You can buy a servant. You own that person for the duration. If that servant gets married, he can take his wife when he goes free. If, however, you buy the wife separately then you get to keep the wife and any children of the union. The colony of Virginia took a key step in changing its system of indentured servitude for black and white people alike into slavery for black people alone by legally adopting the rule that slavery came inherited through the mother. If we can call that slavery, then we can call these servants in the Bible slaves also.

The same chapter of Exodus goes into some detail about other ways one can treat a slave

20 And if a man smite his servant, or his maid, with a rod, and he die under his hand; he shall be surely punished.

21 Notwithstanding, if he continue a day or two, he shall not be punished: for he is his money.

Even South Carolina forbade, at least on paper, outright murder of a slave. However, the slave codes have no shortage of allowances for slaves who die as a result of violent “correction”.

If a thief could not make restitution for his crime, then Exodus proscribed selling him into slavery:

If a thief be found breaking up, and be smitten that he die, there shall no blood be shed for him.

If the sun be risen upon him, there shall be blood shed for him; for he should make full restitution; if he have nothing, then he shall be sold for his theft.

New Jersey preserved a penalty of that kind for black residents convicted of crimes all the way up to the war. If the jury found you guilty, rather than imprison you New Jersey would sell you South.

One might object to this code on the grounds that you can get out of it a few years down the road. That must make it a bit more like indentured servitude, right? In a way, yes. Not much daylight separates indentured servants from chattel slaves during the term of the indenture. But let me quote the first bit again, from Exodus 21:22:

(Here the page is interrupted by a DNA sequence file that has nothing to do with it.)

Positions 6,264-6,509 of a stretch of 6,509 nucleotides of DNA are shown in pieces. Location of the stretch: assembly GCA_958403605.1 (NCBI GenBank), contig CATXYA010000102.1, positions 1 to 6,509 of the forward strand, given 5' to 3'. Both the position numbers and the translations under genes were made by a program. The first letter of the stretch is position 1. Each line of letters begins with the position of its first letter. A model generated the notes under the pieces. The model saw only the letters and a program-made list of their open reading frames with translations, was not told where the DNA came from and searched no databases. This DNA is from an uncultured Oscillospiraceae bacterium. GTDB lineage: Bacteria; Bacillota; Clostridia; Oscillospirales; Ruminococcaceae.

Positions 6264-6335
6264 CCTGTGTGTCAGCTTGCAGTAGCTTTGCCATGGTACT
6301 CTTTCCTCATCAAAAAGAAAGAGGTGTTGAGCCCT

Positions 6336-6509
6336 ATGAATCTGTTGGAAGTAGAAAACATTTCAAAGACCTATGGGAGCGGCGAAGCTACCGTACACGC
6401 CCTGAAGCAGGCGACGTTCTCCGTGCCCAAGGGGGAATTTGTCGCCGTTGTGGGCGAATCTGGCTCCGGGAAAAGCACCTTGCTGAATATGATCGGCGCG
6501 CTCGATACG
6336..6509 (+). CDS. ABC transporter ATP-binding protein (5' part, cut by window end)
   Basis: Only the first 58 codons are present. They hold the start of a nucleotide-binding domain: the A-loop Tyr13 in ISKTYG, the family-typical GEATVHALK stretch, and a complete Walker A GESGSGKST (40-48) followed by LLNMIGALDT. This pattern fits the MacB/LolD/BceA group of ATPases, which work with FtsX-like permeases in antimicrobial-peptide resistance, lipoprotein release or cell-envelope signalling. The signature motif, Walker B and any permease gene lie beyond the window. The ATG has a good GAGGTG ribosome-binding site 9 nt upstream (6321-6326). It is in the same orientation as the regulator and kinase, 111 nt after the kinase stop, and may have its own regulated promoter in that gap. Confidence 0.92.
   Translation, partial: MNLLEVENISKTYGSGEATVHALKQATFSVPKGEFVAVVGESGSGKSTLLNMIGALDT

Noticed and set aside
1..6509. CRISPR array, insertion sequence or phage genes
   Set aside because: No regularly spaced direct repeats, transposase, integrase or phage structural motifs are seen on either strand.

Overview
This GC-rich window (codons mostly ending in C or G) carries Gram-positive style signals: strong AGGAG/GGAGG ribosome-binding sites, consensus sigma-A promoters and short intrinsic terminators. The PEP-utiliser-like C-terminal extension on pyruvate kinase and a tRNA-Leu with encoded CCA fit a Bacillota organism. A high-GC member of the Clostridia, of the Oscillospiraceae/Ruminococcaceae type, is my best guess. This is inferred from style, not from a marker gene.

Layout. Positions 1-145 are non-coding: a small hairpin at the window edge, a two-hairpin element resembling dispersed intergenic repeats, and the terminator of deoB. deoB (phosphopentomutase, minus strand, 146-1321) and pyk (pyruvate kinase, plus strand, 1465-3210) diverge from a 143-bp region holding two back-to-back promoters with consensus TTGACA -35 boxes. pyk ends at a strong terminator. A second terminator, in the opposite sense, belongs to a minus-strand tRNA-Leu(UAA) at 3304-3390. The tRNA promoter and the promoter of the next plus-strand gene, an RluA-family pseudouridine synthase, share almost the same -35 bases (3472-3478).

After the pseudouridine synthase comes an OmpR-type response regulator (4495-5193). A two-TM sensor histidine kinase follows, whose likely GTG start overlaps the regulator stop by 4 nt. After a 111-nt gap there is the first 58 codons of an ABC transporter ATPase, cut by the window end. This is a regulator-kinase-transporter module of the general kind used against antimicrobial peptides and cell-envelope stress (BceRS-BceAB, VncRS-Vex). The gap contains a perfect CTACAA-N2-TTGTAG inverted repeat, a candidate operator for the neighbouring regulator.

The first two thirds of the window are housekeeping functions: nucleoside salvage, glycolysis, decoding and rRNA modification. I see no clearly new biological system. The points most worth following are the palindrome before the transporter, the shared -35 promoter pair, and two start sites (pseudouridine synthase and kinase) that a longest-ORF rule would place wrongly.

22 If thou buy an Hebrew servant, six years he shall serve: and in the seventh he shall go out free for nothing.

If a passage extends the seven-year term of slavery to gentile slaves, I haven’t found it. I have read arguments to that effect, but never one that could quote a chapter and verse. If anybody reading this has such a passage, I would be happy to see it.

At any rate, I have no doubt that had Virginia adopted a slavery system for its white residents, they would in most eras have received better treatment in the law than its black residents enjoyed. One need not speculate, as Virginian whites would be the ones writing the law. In fact, they did just that, establishing a harsher regime that lasted lifetimes and went generation to generation for blacks while retaining the older system for whites.

This has run long, so I will return with the Christian Scriptures in another post.


Your input is welcome

Please log in using one of these methods to post your comment: Logo

You are commenting using your account. Log Out / Change )

Twitter picture

You are commenting using your Twitter account. Log Out / Change )

Facebook photo

You are commenting using your Facebook account. Log Out / Change )

Google+ photo

You are commenting using your Google+ account. Log Out / Change )

Connecting to %s